It’s just a shame that the strong sense of continuity here isn’t more readily apparent for a major part of the audience. This is one of those areas where Bungie and 343 have really complimented one-another, but it just happens to be the more esoteric area of the lore that isn’t the most inherently approachable…

That needs to change.la38And so here, at the end of this post, I have to conclude on a brief look at some of the strengths and weaknesses of both Bungie and 343.

Many of Bungie’s works are the very definition of the term ‘flawed masterpiece’ – as they have these stories with incredible ideas that they do a disservice to by cutting certain critical moments which reveal so much more about the characters, the setting, the overarching story, and so on.

Likewise, one of 343’s major problems for fans who aren’t familiar with the expanded universe is that they just aren’t doing a good enough job of translating these elements to the games in a way that simply-but-truly conveys the concepts they’re trying to use. The result is that the pay-off for certain ideas which have been building up in the fiction from the Bungie era to 343’s is articulated more by me explaining them to you than by any sort of catharsis in the games.

Bungie outright removes things or pushes them into obscure corners for the sake of a simpler story, losing some of the complexity they are so good at coming up with and forsaking the middle ground. Many of us lore fans have felt pretty jaded by this.

343 picks up on where a lot of those things were going and mostly offers some fantastic ways of turning the things we think we know around in totally unexpected ways. But, even at their best, they don’t really know how to explain them – thus, it seems that they are overly mired in complexity. Many more casual story fans have also felt pretty jaded by this.

There’s definitely a middle ground here and it looks like Halo Wars 2 may well be the one that finally takes it and sets the precedent for successive titles.

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About haruspis

Writer and aspiring teacher who cares and talks far too much about fictional universes.
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5 Responses to Two Corpses, One Grave – On Halo 3 and the Gravemind

  1. Rhas 'Churol says:

    I hope you’re right, about Halo Wars 2. I’m hoping it isn’t simply going to be another “Alien against Human” thing, where the Spirit of Fire stops the Banished’s evil plans and ‘goes home’, and that the Ark is serving as the setting for an important reason. (Well, beyond the writers not having to figure out a post-Cortana setting, anyway)

  2. Coach Provolone says:

    An excellent commentary. The nostalgia definitely resonates with me for this game… particularly as I share Halo 3 with friends and family and they often scratch their heads at my adoration for such an extra-medium story.

    However, a modest observation regarding the cut vignette at the beginning of “Halo”. I don’t think this was simply another case of Bungie cutting content because “reasons” (as unfortunately seems the case with the discarded Gravemind dialogue, in particular). In fact, this vignette had to be cut because of what we see in the opening cinematic.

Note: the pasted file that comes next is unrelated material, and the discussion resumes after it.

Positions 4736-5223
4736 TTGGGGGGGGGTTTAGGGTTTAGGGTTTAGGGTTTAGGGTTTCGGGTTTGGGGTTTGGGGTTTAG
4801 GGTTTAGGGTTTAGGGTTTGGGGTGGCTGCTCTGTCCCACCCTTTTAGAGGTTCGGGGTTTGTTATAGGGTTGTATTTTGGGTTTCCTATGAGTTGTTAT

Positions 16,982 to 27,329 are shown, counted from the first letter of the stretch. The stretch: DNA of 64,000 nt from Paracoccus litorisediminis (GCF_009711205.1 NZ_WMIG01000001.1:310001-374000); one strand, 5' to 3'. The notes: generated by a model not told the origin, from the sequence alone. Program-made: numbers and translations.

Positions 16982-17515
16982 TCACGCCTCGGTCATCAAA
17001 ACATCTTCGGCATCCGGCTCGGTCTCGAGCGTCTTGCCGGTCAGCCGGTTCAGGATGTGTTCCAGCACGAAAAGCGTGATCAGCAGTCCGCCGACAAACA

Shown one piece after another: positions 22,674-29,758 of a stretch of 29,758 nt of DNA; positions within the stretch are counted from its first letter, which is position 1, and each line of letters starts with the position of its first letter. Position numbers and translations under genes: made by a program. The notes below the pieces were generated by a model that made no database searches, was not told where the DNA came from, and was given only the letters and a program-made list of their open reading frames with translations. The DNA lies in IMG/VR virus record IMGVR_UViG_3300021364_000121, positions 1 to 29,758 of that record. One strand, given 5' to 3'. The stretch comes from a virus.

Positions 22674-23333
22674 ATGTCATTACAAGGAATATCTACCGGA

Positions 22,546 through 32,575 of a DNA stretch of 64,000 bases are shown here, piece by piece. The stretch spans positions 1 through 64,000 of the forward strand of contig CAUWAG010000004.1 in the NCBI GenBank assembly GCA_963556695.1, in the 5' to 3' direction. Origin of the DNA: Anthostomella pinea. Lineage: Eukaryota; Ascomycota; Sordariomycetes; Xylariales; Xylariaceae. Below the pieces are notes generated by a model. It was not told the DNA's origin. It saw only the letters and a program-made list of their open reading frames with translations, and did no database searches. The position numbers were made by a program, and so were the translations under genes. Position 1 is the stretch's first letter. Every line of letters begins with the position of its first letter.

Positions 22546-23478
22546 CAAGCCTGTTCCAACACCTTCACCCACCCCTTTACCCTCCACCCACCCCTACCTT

(In the opening cinematic in the pelican):
    CORTANA: Johnson? Do you have the frigate?
    JOHNSON: Yes ma’am. I’ll land her as close to the control room as I can.
    CORTANA: Safe is better than close, Sergeant Major.
    JOHNSON: Roger that. And ma’am… it’s good to have you back.

    (After the pelican crashes):
    CORTANA: Halo… It’s so new. unfinished. I’m not exactly sure what will happen when we fire it.
    [The frigate can be seen and heard in the sky above.]
    CHIEF: We’ll head for the portal. And we’ll all go home.

    It looks like the plan was always for Johnson to land the Dawn on Installation 4B and join the Chief in his efforts (or, at the very least, to land and stay with the frigate). Chief’s comment further tells me that they never thought of this fight as a suicide mission at all, but that they were fully aware of Johnson’s plan to land the frigate. Contrast this with the vignette… Cortana sounds surprised when she sees the frigate overhead and outright states that the Dawn shouldn’t be there.

    For whatever reason, the writers apparently backed themselves into a corner and were forced to go with either the vignette or the cinematic. They chose to keep the cinematic (likely with production considerations being a primary reason).

    But don’t hear what I’m not saying – I’m in full agreement with you that, had the story been tweaked as you proposed, a great deal more depth and meaning would’ve been conveyed at minimal cost. I regret such missed potential… a disturbing trend in Halo that continues (and worsens) to this day.

  3. Kiefer Levine says:

    Y’know, I definitely remember not being as impressed with the presence of the Gravemind in Halo 3 as I was with his ominous introduction in Halo 2. This might be part of it — the lack of character. In Halo 2 there’s a lot going on that, without anyone talking about it, informs you that he is wise and smart and in control (e.g., he literally has the monitor of the installation AND the prophet you kill in his grasp). In Halo 3, it’s a lot more just… taunting, and bragging. What started as imposing ended up pedantic. Also, yeah, those tentacles. That was immediately and apparently silly.

    I dunno if you read these comments much, but I’ve mentioned before my attempts at doing Halo 5’s campaign story my way. And I stumbled upon a single alteration to Halo 5’s starting premise that I’d be interested in seeing you explore in an article, and which I am presently slowly adapting my take to. I’ll be all suave and make it the last line of this comment:

    What if you swapped out Cortana for Admiral Serin Osman?

  4. Pingback: On Halo 4 and ‘The Chosen One’ | haruspis

  5. Pingback: Why Halo 3 Didn’t ‘Finish The Fight’ | haruspis